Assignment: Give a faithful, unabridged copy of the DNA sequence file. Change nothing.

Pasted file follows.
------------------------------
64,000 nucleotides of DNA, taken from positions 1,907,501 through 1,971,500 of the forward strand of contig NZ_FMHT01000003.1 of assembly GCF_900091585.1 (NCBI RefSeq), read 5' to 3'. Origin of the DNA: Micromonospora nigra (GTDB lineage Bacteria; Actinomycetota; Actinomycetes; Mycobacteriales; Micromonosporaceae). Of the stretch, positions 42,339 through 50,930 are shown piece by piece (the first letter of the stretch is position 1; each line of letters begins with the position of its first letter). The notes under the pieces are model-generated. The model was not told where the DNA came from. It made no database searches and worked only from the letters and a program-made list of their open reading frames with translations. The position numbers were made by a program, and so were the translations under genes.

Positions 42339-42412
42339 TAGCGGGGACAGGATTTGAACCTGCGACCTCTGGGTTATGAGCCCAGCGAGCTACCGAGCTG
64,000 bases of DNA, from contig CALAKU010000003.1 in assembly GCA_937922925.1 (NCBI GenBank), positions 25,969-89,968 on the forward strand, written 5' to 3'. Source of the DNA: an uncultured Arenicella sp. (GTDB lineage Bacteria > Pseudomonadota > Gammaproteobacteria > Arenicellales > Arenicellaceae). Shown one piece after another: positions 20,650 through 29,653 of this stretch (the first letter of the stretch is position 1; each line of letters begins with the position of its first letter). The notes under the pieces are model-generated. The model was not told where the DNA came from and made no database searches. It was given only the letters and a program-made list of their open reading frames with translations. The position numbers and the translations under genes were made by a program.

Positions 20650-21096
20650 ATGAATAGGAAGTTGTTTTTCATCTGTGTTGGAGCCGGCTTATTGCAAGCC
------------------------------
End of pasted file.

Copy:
64,000 nucleotides of DNA, taken from positions 1,907,501 through 1,971,500 of the forward strand of contig NZ_FMHT01000003.1 of assembly GCF_900091585.1 (NCBI RefSeq), read 5' to 3'. Origin of the DNA: Micromonospora nigra (GTDB lineage Bacteria; Actinomycetota; Actinomycetes; Mycobacteriales; Micromonosporaceae). Of the stretch, positions 42,339 through 50,930 are shown piece by piece (the first letter of the stretch is position 1; each line of letters begins with the position of its first letter). The notes under the pieces are model-generated. The model was not told where the DNA came from. It made no database searches and worked only from the letters and a program-made list of their open reading frames with translations. The position numbers were made by a program, and so were the translations under genes.

Positions 42339-42412
42339 TAGCGGGGACAGGATTTGAACCTGCGACCTCTGGGTTATGAGCCCAGCGAGCTACCGAGCTG
64,000 bases of DNA, from contig CALAKU010000003.1 in assembly GCA_937922925.1 (NCBI GenBank), positions 25,969-89,968 on the forward strand, written 5' to 3'. Source of the DNA: an uncultured Arenicella sp. (GTDB lineage Bacteria > Pseudomonadota > Gammaproteobacteria > Arenicellales > Arenicellaceae). Shown one piece after another: positions 20,650 through 29,653 of this stretch (the first letter of the stretch is position 1; each line of letters begins with the position of its first letter). The notes under the pieces are model-generated. The model was not told where the DNA came from and made no database searches. It was given only the letters and a program-made list of their open reading frames with translations. The position numbers and the translations under genes were made by a program.

Positions 20650-21096
20650 ATGAATAGGAAGTTGTTTTTCATCTGTGTTGGAGCCGGCTTATTGCAAGCC